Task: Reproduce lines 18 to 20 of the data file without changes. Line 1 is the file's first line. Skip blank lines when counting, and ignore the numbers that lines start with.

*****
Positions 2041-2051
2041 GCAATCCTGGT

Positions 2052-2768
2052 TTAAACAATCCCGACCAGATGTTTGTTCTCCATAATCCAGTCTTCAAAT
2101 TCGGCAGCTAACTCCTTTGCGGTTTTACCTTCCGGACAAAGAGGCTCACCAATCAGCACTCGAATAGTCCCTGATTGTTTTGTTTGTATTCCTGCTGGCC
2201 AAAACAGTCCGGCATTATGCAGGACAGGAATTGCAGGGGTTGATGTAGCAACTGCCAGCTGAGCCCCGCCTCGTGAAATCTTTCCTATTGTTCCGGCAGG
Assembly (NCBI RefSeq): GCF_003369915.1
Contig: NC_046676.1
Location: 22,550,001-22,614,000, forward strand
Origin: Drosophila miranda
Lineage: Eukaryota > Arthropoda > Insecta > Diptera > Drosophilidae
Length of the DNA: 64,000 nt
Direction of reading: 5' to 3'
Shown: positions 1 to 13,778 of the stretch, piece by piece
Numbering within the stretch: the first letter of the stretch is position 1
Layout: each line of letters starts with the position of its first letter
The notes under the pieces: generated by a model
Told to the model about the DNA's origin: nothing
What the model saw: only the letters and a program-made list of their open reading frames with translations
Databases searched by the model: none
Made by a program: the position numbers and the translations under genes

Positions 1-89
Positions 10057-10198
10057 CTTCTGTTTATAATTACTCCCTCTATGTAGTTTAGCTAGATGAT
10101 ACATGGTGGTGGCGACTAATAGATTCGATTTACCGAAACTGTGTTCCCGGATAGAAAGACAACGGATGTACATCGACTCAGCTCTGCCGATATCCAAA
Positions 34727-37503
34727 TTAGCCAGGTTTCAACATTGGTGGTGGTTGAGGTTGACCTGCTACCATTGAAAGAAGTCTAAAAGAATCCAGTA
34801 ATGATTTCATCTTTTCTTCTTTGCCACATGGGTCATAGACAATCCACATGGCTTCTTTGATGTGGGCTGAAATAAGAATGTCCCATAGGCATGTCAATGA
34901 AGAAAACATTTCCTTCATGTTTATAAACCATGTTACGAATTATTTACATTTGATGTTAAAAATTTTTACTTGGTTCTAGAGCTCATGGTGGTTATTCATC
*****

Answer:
Told to the model about the DNA's origin: nothing
What the model saw: only the letters and a program-made list of their open reading frames with translations
Databases searched by the model: none